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Life Imitating Art ... Kinda

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From contributing blogger Alyson Klein:

So apparently it's not just my editor and fan of NBC's "The West Wing" Mark Walsh who noticed that the 2008 presidential election bares an uncanny resemblance to the final two seasons of the multi-award winning drama.

The Washington Post had a piece on the similarities this week. Apparently, it's not a total coincidence, as the TV show's writers had Sen. Barack Obama of Illinois specifically in mind when they created Rep. Matt Santos of Texas, played by Jimmy Smits.

But one major (and lamentable) difference: In the fictional campaign, education was actually a major issue. And teachers' unions' endorsements were pivotal, according to wikipedia and my (admittedly hazy) memory. Santos made his education plan - ending teacher tenure and extending the school day - a cornerstone of his presidential campaign. His Republican opponent, Sen. Arnold Vinick (played by Alan Alda), said he supported ending teacher tenure, but saw an expansion of the federal role in education as an overreach of authority, according to this chart comparing their positions, which appears to have been created by a fan of the show.

At a brokered Democratic convention in the sixth season finale, Santos won the nomination because of the last minute backing of the teachers' unions. They weren't crazy about the plan to end teacher tenure, but threw their support to Santos anyway, at the behest of President Jeb Bartlett.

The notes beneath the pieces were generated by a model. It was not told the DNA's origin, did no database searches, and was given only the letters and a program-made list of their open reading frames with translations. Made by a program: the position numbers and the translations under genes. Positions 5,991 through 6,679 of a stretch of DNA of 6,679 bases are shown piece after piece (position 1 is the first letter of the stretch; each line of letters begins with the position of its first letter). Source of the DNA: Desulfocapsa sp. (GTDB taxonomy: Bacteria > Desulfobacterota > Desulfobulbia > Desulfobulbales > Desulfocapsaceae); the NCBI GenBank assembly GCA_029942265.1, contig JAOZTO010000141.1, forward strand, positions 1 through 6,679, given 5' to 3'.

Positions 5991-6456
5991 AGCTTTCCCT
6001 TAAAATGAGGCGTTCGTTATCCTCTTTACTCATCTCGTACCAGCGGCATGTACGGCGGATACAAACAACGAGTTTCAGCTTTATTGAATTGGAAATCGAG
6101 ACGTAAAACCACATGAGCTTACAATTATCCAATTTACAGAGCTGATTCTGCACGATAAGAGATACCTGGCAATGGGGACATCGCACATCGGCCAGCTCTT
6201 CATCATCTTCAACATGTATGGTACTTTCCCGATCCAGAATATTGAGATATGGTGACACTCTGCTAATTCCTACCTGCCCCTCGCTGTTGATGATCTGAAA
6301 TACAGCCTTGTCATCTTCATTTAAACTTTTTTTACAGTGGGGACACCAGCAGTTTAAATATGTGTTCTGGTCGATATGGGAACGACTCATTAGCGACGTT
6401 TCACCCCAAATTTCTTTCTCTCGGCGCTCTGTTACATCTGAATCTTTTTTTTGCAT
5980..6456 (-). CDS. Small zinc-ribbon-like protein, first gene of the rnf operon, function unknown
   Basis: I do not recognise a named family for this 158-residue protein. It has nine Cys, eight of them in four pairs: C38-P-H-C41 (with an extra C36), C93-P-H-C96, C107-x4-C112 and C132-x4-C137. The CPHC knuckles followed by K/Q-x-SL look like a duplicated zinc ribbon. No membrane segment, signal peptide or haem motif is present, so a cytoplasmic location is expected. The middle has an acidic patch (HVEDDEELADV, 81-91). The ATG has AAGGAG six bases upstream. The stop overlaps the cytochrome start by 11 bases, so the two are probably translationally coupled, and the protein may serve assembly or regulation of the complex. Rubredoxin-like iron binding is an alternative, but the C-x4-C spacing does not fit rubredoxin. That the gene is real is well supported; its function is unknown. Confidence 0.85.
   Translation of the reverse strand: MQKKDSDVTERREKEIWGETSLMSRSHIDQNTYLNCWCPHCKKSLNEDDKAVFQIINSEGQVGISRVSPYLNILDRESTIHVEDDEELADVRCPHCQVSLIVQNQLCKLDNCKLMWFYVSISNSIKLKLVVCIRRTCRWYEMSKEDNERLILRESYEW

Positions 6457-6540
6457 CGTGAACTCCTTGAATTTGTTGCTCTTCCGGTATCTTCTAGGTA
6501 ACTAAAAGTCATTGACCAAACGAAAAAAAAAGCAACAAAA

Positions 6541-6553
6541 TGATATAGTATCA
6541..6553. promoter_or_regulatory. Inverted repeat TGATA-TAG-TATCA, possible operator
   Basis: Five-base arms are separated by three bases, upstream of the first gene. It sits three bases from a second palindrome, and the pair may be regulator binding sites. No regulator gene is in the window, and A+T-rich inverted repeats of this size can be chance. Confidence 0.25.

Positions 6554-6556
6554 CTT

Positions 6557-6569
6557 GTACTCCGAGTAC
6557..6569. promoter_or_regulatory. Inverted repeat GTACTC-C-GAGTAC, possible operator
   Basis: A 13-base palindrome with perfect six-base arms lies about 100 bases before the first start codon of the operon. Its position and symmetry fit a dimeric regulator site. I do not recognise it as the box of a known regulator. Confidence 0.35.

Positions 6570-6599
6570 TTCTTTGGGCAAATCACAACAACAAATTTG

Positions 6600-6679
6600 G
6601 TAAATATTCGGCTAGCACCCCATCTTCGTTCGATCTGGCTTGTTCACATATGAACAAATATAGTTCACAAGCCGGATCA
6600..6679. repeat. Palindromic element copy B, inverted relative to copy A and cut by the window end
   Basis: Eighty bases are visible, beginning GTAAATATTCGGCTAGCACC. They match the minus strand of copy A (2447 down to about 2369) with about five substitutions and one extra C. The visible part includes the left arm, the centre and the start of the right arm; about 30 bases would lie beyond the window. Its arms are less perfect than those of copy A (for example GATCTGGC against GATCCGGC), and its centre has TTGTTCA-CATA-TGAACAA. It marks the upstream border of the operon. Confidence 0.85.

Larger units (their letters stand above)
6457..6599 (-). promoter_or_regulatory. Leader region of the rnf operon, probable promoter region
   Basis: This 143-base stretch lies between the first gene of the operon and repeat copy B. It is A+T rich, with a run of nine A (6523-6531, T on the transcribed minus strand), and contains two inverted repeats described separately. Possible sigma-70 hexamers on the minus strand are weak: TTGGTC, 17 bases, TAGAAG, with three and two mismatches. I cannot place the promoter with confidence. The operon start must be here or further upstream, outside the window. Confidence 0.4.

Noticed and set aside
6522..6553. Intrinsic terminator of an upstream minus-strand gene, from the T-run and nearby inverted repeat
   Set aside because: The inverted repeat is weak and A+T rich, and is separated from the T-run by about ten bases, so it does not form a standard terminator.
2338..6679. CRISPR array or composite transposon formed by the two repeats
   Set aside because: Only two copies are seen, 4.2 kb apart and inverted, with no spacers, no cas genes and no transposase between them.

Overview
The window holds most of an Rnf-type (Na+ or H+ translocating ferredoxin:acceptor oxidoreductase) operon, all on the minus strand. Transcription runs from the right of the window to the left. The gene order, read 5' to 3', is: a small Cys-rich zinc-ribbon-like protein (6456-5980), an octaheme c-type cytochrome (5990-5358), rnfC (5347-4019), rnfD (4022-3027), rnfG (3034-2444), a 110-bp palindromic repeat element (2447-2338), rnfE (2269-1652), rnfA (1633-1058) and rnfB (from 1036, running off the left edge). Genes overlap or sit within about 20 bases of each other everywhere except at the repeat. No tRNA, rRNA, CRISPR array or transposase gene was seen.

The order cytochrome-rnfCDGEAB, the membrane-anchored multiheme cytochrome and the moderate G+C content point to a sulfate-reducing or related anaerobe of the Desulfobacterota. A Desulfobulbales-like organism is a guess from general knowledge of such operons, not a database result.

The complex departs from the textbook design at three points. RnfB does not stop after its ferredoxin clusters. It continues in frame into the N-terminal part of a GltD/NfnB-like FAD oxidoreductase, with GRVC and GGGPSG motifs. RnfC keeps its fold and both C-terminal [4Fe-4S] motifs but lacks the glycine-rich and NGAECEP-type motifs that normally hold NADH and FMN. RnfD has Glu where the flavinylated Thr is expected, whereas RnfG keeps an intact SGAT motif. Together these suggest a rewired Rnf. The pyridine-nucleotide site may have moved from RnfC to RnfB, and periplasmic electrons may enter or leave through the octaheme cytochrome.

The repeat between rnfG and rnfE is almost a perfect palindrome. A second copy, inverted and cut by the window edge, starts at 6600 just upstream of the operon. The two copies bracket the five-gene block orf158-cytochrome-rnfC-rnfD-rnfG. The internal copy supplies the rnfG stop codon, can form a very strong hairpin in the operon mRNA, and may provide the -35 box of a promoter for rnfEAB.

I'm sure that would have brought the fictional NEA and AFT more than just a seat at the table for any reauthorization of the Elementary and Secondary Education Act, although the show never waded into that. Maybe Reg Weaver and Ed McElroy should dust off their DVDs and take some notes, especially since at the end of the seventh and final season of "The West Wing," Santos won the White House.

2 Comments

I have been thinking the same thing all along! Like when pundits pundicize about the tension between Hispanics and African Americans...or like when one of Vinick's South American campaign aides resigns because he won't work against Santos. (I'm still kinda hoping McCain's former media adviser will campaign for Obama.) We are big fans of West Wing (still) around our office, and have referred to the show more than once when discussing the campaign, saying: "As history shows us..."

Not to beat a dead horse, but read these comments by Robert Novak about McCain-- it's Vinick's problems all over again! Ah (fictional) history...

Robert Novak writes:

Shortcomings by John McCain's campaign in the art of politics are alienating two organizations of Christian conservatives. James Dobson's Focus on the Family is estranged following the failure of Dobson and McCain to talk out their differences. Evangelicals who follow the Rev. John Hagee resent McCain's disavowal of him.

The evangelicals are not an isolated problem for the Arizona senator. Enthusiasm for McCain inside the Republican coalition is in short supply. During the four months since McCain clinched the nomination, he has not satisfied conservatives opposed to his positions on global warming, campaign finance reform, immigration, domestic oil drilling and how to ban same-sex marriages.

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